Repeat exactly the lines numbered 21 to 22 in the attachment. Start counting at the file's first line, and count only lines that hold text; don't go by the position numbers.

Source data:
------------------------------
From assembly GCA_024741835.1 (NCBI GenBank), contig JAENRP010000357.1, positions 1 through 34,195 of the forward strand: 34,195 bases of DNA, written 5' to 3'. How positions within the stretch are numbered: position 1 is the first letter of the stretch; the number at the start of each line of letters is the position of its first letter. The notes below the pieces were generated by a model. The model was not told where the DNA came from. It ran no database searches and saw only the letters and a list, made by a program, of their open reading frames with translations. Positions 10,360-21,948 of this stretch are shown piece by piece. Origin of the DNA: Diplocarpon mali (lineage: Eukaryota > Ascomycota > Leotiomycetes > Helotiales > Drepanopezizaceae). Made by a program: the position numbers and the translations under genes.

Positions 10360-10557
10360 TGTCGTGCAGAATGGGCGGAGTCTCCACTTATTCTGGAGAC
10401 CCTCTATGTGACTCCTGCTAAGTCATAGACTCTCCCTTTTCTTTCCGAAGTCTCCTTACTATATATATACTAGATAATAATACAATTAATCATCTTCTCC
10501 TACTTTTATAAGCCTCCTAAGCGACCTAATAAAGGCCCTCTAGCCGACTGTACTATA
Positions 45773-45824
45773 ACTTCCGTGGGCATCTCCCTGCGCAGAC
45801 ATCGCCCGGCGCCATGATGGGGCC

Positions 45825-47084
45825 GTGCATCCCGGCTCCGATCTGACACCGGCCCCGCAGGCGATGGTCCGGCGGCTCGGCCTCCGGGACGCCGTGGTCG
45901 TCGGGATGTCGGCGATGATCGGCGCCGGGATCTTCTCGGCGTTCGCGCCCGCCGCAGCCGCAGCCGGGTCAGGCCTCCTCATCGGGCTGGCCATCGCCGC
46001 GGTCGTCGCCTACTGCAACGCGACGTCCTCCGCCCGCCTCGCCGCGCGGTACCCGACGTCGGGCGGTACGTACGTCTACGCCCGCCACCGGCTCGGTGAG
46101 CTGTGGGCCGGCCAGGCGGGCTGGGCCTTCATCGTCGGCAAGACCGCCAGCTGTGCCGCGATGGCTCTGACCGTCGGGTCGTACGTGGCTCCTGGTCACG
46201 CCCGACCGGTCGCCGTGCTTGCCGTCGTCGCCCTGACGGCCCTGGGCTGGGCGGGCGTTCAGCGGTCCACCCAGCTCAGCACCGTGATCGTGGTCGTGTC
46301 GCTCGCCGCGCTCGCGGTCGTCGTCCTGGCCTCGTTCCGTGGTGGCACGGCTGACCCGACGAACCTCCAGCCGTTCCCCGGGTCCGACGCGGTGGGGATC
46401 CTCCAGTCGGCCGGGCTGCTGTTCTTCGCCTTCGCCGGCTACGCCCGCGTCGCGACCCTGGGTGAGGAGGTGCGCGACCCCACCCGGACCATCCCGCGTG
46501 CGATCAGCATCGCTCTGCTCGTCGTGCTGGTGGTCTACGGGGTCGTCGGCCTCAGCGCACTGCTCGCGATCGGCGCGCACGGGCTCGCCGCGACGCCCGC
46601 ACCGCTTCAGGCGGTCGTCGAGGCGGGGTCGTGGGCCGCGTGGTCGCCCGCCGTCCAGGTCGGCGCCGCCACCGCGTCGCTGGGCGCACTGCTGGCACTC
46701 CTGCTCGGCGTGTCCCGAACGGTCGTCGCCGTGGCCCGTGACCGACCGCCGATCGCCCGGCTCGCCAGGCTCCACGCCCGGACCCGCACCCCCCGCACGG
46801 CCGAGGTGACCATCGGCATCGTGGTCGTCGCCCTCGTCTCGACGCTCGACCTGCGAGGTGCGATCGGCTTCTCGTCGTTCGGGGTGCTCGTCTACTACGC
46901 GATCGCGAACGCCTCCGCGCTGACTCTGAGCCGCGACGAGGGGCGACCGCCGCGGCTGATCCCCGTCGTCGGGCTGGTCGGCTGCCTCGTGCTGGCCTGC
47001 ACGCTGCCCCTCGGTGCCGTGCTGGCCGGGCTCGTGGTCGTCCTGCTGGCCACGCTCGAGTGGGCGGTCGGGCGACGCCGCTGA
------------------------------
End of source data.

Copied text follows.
46901 GATCGCGAACGCCTCCGCGCTGACTCTGAGCCGCGACGAGGGGCGACCGCCGCGGCTGATCCCCGTCGTCGGGCTGGTCGGCTGCCTCGTGCTGGCCTGC
47001 ACGCTGCCCCTCGGTGCCGTGCTGGCCGGGCTCGTGGTCGTCCTGCTGGCCACGCTCGAGTGGGCGGTCGGGCGACGCCGCTGA